# Overview of NP-Completeness

## Outcomes

• Define the following language classes: P, NP, NP-Complete, NP-Hard

• Explain the significance of the language classes listed above.

## Complexity Theory - Basic Question

• Answer this Basic Question: What are the practical limitations of computers?
• What can we say about problems for which the best known algorithms are not practical because they take too long to execute? Particularly, do better algorithms exist?

• Initial Approach: Classify Problems

## Easy and Hard Problems

• Easy = best known solution is efficient
• Hard = best known solution is NOT efficient

• Efficient algorithm: a reasonably large problem can be solved in a reasonable amount of time

## Polynomial and Exponential Time

• Polynomial time: the time can be expressed as a polynomial of n, where n is the length of the input.
• Example: T(n) = O(n2) for bubble sort

• Contrast with Exponential time

• Exponential time: the time can be expressed as cn for some c
• Example: T(n) = O(kn) to calculate Fibonacci number ns

• Remember: we ignore lower order terms of time O(f(n))

## Some Example Problems

• Example 1: An Easy problem:
• Problem PATH = find a path between two graph nodes
• Performance: Polynomial in worst case

• Example hard problems:
• Example 2: Problem HAMPATH = Hamiltonian Path: find a path between two graph nodes that visits each node exactly once
• Example 3: TSP = Traveling Salesman Problem: find shortest path through all nodes of a graph
• Performance: Both are exponential in worst case

• A classic way of categorizing easy and hard problems is the language classes P and NP

## P and NP

• Class P = Problems whose solutions can be found in polynomial time

• Class NP = Problems whose solutions can be checked in polynomial time
• What does NP stand for? We'll see later.
• We will also see a different definition

• Is there a connection between exponential time and NP? Yes, but we see it later

## Classifying our Examples as P or NP

• Classifying our example problems:

1. Path through graph - a solution is easily found and easily checked, so the problem is ...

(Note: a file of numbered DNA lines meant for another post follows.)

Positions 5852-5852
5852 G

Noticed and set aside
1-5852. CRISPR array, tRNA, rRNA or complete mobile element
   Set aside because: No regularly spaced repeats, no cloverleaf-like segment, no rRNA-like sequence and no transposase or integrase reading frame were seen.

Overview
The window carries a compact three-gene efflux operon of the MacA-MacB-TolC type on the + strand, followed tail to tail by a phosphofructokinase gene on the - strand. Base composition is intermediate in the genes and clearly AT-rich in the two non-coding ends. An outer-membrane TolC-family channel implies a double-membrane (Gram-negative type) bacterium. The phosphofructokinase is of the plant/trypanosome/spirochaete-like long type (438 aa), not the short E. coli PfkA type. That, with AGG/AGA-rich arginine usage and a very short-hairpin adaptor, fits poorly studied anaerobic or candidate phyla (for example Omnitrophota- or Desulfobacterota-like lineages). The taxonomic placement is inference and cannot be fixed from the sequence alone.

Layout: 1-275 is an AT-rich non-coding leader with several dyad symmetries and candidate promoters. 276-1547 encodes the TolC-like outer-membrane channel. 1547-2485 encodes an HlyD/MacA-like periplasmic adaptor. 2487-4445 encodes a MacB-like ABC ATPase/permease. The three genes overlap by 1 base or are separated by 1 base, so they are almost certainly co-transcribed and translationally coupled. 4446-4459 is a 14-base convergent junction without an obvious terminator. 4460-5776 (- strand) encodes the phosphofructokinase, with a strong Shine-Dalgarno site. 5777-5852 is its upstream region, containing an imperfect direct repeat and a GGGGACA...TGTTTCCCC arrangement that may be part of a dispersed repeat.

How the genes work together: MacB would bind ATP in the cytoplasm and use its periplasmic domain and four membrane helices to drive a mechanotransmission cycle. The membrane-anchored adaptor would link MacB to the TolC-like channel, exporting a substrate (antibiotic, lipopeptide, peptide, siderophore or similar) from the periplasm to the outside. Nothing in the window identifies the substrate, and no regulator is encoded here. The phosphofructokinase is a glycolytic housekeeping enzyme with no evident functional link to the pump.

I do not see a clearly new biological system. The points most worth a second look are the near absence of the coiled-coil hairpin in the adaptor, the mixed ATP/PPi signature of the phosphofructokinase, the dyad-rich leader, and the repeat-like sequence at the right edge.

• the easy algorithm is to mark visited nodes until the end point is reached or until all nodes visited

2. Hamiltonian Path - a solution is easily checked but not easily found, so this problem is ...

3. TSP - solution hard to find and hard to check, so it is ...

## The Big Question

• Since easily found implies easily checked, it is clear that P ⊆ NP

• But, is P ⊂ NP, or is P = NP? No one knows!

• \$1,000,000.00 reward for an answer!

• Analysis focuses on a class of harder problems in NP: the NP-Complete problems

## NP-Complete Problems

• NP-Complete problems: Problem B is NP-complete iff

1. B ∈ NP and

2. Every problem in NP is reducible (in polynomial time) to B
• B is as hard or harder than every problem in NP

• An NP-complete problem is as hard or harder than all problems in NP.

• If P ≠ NP (ie P ⊂ NP) then P ∩ NP-complete = {}

## Reduction

• If problem A is reducible to B, then

• there is a solution to A that uses the solution to B

• B is the same hardness or harder than A

## Consequences of NP-Complete Problems

• A solution to any NP-Complete Problem provides a solution to ALL NP problems

## The First NP-Complete Problem

• Cook's Theorem: The problem SAT is NP-Complete

• SAT = {φ | φ is a logical expression with Boolean variables and there is an assignment of the variables that makes φ true}

• Later we will talk about how he proved this.

## Showing That Other Problems are NP-Complete

• The simple way to show that problem B is NP-complete by reducing a known NP-complete problem A to B
• Thus a solution to B ...